Barr-Gillespie - Stereocilia Crosslinker Targeted Data

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Stereocilia_Xlinker_CD1_CALcurve_data_2016-05-06_15-08-34.sky.zip (4 MB)2016-10-318265238712
Stereocilia_Xlinker_P21_C57_CALcurve_data_2016-05-06_15-07-58.sky.zip (3 MB)2016-10-31826523879
Stereocilia_Xlinker_PLS1WTvsKO_targeted_data_2016-05-06_15-07-11.sky.zip (1 MB)2016-10-311542452965
Plastin 1 widens stereocilia by transforming actin filament packing from hexagonal to liquid

  • Organism: Mouse
  • Instrument: Orbitrap Fusion
  • SpikeIn: Yes
Abstract
With their essential role in inner ear function, stereocilia of sensory hair cells demonstrate the importance of cellular actin protrusions. Actin packing in stereocilia is mediated by cross-linkers of the plastin, fascin, and espin families. Although mice lacking espin (ESPN) have no vestibular or auditory function, we found that mice that either lacked plastin 1 (PLS1) or had nonfunctional fascin 2 (FSCN2) had reduced inner ear function, with double-mutant mice most strongly affected. Targeted mass spectrometry indicated that PLS1 was the most abundant cross-linker in vestibular stereocilia and the second most abundant protein overall; ESPN only accounted for ∼15% of the total cross-linkers in bundles. Mouse utricle stereocilia lacking PLS1 were shorter and thinner than wild-type stereocilia. Surprisingly, although wild-type stereocilia had random liquid packing of their actin laments, stereocilia lacking PLS1 had orderly hexagonal packing. Although all three cross-linkers are required for stereocilia structure and function, PLS1 biases actin toward liquid packing, which allows stereocilia to grow to a greater diameter.
Experiment Description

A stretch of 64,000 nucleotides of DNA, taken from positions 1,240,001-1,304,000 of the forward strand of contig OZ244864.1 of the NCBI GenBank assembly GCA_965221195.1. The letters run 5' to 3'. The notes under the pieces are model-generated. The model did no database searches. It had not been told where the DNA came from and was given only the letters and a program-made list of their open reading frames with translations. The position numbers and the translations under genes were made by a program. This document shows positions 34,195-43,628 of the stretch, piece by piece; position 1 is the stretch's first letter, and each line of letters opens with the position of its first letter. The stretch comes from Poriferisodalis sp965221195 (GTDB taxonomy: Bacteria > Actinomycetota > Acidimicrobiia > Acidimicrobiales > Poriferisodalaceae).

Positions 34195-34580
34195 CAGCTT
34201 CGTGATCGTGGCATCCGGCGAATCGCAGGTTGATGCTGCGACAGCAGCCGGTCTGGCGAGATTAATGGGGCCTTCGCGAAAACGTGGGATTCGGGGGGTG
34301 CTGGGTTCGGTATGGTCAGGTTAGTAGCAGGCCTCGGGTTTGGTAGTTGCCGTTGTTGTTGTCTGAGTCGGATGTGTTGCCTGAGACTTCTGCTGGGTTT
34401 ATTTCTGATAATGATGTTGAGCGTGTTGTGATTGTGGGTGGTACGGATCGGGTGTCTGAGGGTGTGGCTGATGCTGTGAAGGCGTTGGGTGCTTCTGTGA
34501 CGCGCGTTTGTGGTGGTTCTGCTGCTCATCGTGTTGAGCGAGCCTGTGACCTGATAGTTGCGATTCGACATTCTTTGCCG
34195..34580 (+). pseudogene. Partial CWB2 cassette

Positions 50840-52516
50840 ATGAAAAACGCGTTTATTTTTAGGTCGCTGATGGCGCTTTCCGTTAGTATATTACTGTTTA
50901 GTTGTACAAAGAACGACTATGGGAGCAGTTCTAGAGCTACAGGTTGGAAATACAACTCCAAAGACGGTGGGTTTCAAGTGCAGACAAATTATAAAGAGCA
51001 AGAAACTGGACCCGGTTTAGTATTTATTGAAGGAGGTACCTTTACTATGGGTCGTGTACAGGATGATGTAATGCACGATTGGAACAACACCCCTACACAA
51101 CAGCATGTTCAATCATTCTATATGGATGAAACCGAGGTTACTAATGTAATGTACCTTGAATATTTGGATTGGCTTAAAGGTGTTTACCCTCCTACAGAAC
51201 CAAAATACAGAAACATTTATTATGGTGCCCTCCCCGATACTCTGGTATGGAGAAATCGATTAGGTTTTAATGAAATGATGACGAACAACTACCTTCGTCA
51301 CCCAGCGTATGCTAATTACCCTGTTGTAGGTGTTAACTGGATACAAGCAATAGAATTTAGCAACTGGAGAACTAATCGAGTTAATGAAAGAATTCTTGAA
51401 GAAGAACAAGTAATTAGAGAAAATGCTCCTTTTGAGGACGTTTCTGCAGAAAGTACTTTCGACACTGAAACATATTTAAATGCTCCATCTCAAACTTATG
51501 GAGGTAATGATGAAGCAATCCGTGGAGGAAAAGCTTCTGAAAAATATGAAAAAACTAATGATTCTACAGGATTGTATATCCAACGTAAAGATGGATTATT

Peptide samples were analyzed with an Orbitrap Fusion Tribrid mass spectrometer (Thermo Scientific) coupled to a Thermo/Dionex Ultimate 3000 Rapid Separation UPLC system and EasySpray nanosource. Samples were loaded onto an Acclaim PepMap C18, 5 μm particle, 100 μm x 2 cm trap using a 5 μl/min flow rate and then separated on a EasySpray PepMap RSLC, C18, 2 μm particle, 75 μm x 25 cm column at a 300 nl/min flow rate. Solvent A was water and solvent B was acetonitrile, each containing 0.1% (v/v) formic acid. After loading at 2% B for 5 min, peptides were separated using a 55-min gradient from 7.5-30% B, 10-min gradient from 30-90% B, 6-min at 90% B, followed by a 19 min re-equilibration at 2% B. Peptides were analyzed using the targeted MS2 mode of the Xcalibur software in which the doubly or triply charged precursor ion corresponding to each peptide was isolated in the quadrupole, fragmented by HCD, and full m/z 350-1600 scans of fragment ions at 30,000 resolution collected in the Orbitrap. Targeted MS2 parameters included an isolation width of 2 m/z for each precursor of interest, collision energy of 30%, AGC target of 5 x 104, maximum ion injection time of 100 ms, spray voltage of 2400 V, and ion transfer temperature of 275°C. No more than 75 precursors were targeted in each run and no scheduling was used. Three unique peptides for each protein of interest were chosen for isolation based on previous data-dependent discovery data or from online peptide databases (www.peptideatlas.org, www.thegpm.org). Precursor isolation lists for all peptides of interest were exported from the software package Skyline (http://proteome.gs.washington.edu/software/ skyline/) and imported into the Orbitrap control software. Skyline was used to analyze targeted MS/MS data. Chromatographic and spectral data from the RAW files were loaded into Skyline and analyzed to determine fragment ion peaks corresponding to each peptide. RAW files were also processed using Proteome Discoverer (Thermo Scientific) software in order to match MS/MS spectra to an Ensembl spectral database using Sequest HT. Fragment ion peaks that co-eluted with the fragment ion peaks for the corresponding heavy peptide were chosen for analysis. The type and proportion of daughter ions contributing to the peptide peak were required to match that of the heavy peptide peak. In addition, one or more spectra within the light or heavy peptide peak were matched to the correct peptide sequence within the spectral database. If spectra within a specific sample were not identified then a) the retention time of the chosen peak must be within 2 minutes of the retention time of an identified peak for that peptide from another sample and b) the type of daughter ions contributing to the peak must match the identified peptide peak from another sample. Chromatographic peak areas from all detected fragment ions for the light and heavy version of each peptide were integrated and summed, and then the peak area ratio between the light and heavy peptides was calculated. This ratio was multiplied by the amount of spiked heavy peptide to give the fmol amount of each light peptide in the sample. The peptide fmol amounts for each protein of interest were averaged for each sample (and normalized to the average fmol amount for actin within the same sample). The normalized peak areas were then averaged for the four biological replicates of each age/mouse strain to give an average protein intensity measurement for each protein of interest. For the calibration curve samples, a linear regression of the heavy peptide peak area in each of the 4 calibration samples was performed and tested for linearity around the measurement range. Peptides that did not perform linearly (R2 > 0.98) were excluded from analysis. For targeted MS/MS experiments comparing relative protein expression in WT versus Pls1-/- bundles, peptides were measured from three (wild type) or two (Pls1-/-) preparations of 10 ear-equivalents of hair bundles from either genotype. Peptides were generated using in-gel digestion methods, which have been previously described (Krey et al, 2015). Prior to digestion with trypsin, 150 fmol of heavy ACT peptides (see above) were added, and light peptide peak areas were measured for all other proteins of interest. Peptide peak areas for each protein were averaged for each sample and normalized to the average peptide peak area for actin within the same sample. The normalized peak areas were then averaged for the three biological replicates of each genotype to give an average protein intensity measurement for each protein of interest.